OREGON STATE UNIVERSITY

Okmok

Latitude (dd): 
53.43
Longitude (dd): 
-168.13
Elevation (m): 
1073
Country: 
United States
State (Province, etc): 
Aleutian Islands
Type: 
Shield

 

 

Last updated: May 7, 1997

May 2, 1997
The eruption at Okmok continues. Satellite images confirm the presence of hot lava flows within the caldera and thin, low-level, ash plumes. U.S. Geological Survey volcanologists believe the eruption may continue for a period of weeks to months.

April 4, 1997
The eruption continues at a relatively low level of activity. Satellite images indicate the presence of hot lava flows in the caldera. Occasional thin, low-level plumes are also seen on the satellite images. The plumes have also been reported by nearby aircraft.

March 28, 1997
The Alaska Volcano Observatory reported that observations on March 27 indicated a much decreased level of activity. Recent satellite images showed hot spots in the caldera and occasional thin, low-level plumes.

This info was summarized from the AVO weekly report.

March 21, 1997

Lava continues to flow from a cone in the south side of the caldera. Lava, steam and ash are frequently thrown from the caldera. Plumes often reached heights of 16,000 ft (5000 m) above sea level and stretched for 150 miles (240 km) over the past week. On March 19, one plume reached 28,000 ft (8500 m) above sea level.

This info was summarized from the AVO weekly report.

February 18, 1997

An ash plume was seen reaching heights of 10,000-15,000 ft (3000-4500 m) above sea level over Okmok and stretched to the southwest. During the night, a bright red glow was reflected from the clouds above the hot spot on Okmok.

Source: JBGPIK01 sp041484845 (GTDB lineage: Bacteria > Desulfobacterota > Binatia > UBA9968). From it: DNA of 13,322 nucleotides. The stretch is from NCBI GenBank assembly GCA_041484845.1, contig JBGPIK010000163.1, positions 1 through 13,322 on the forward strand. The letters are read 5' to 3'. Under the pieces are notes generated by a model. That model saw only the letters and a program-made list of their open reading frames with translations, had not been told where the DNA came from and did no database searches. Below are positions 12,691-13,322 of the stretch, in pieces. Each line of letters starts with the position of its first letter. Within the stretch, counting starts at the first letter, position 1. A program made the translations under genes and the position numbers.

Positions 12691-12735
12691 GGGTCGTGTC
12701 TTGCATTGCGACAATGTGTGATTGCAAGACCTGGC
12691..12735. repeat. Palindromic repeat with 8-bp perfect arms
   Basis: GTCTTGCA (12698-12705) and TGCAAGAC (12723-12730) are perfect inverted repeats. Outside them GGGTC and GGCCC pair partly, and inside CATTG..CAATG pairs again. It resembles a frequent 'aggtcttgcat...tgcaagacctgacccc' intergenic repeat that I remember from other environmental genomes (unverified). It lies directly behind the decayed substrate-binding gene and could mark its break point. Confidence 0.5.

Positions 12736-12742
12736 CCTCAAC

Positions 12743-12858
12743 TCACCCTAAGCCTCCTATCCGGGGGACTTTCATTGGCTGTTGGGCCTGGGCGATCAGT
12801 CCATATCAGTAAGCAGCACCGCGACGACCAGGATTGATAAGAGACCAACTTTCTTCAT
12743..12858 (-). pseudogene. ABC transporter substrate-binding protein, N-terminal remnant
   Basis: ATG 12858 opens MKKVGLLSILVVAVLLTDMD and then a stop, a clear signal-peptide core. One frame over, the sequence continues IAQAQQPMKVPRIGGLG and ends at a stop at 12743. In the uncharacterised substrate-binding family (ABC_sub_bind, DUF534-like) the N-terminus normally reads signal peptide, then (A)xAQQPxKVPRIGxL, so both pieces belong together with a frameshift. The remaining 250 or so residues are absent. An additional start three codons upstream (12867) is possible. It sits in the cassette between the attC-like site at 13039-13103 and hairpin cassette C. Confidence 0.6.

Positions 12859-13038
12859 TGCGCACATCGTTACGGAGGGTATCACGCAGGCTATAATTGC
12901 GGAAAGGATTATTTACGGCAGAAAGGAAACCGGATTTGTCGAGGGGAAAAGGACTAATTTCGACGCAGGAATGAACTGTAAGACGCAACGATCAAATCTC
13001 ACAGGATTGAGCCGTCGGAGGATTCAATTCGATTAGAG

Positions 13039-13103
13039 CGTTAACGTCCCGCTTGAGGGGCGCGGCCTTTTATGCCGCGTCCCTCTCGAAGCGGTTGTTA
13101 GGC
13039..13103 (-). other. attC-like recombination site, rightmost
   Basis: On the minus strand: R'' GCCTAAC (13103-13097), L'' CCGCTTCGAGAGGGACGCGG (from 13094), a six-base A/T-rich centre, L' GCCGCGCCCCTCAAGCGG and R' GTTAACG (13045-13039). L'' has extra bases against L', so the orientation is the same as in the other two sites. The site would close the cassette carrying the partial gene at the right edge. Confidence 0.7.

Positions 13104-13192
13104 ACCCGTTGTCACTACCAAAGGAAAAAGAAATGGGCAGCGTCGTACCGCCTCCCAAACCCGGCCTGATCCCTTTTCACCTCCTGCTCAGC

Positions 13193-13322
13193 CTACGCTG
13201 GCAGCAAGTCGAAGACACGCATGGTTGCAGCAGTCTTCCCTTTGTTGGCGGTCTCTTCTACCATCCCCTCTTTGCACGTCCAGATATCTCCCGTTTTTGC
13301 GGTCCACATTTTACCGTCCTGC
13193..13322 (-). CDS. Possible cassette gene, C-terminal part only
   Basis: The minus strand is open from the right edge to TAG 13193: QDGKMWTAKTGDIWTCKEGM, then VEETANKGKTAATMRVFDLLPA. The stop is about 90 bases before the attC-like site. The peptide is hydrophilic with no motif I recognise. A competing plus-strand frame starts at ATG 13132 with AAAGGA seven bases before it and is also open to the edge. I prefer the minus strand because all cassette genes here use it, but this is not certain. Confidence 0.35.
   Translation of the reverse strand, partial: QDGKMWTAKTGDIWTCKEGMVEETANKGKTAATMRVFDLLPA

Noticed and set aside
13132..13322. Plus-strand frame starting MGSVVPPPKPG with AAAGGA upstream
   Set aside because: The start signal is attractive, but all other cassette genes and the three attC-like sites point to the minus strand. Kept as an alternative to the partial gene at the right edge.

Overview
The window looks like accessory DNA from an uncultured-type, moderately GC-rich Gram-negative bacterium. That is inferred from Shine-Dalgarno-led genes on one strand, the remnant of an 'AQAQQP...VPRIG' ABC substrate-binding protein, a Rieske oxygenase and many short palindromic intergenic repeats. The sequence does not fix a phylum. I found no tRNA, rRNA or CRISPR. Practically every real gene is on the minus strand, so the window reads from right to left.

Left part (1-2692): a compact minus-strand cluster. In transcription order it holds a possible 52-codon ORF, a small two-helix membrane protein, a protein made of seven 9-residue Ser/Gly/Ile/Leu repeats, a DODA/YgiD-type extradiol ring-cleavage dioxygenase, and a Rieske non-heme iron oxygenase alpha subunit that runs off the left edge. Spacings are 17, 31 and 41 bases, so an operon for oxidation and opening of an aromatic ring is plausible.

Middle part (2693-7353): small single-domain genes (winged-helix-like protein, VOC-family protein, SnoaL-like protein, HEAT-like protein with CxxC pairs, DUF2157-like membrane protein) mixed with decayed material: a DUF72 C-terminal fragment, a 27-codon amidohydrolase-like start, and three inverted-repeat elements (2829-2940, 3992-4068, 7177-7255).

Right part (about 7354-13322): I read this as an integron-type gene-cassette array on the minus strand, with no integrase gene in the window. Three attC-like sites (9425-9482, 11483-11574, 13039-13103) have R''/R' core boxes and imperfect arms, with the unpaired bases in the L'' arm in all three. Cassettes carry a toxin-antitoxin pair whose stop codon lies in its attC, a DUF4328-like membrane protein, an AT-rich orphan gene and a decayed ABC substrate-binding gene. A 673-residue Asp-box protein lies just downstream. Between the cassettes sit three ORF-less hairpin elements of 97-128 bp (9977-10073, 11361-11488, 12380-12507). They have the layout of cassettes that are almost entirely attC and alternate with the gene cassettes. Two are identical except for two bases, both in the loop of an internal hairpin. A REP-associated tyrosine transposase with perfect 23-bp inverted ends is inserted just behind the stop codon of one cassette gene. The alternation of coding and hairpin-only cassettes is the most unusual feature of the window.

February 13, 1997:

A small eruption began at Okmok, Alaska on the morning of February 13. An ash plume was seen rising from a cone inside the caldera at about 10:00 am. This cone is about 2500 ft (760 m) high. The plume stretched to heights of about 5,000 ft (1525 m) above sea level and was blown to the southwest.

Okmok volcano is found on Umnak Island in the eastern Aleutian Islands. It is a six mile (10 km) wide caldera. It has had several eruptions in historic times. These eruptions are normally accompanied by ash plumes as high as 30,000 ft (9150 m), but the plumes are usually much smaller. Lava flows from 1945 and 1958 can be found on the caldera floor. The last erupion of Okmok began in November of 1986 and lasted until February of 1988.

The nearest settlements to Okmok consist of about 35 people in Nikolski, 45 miles (72 km) west of the volcano and a few people at the abandoned Fort Glenn military base, 10 miles (16 km) east of the volcano.


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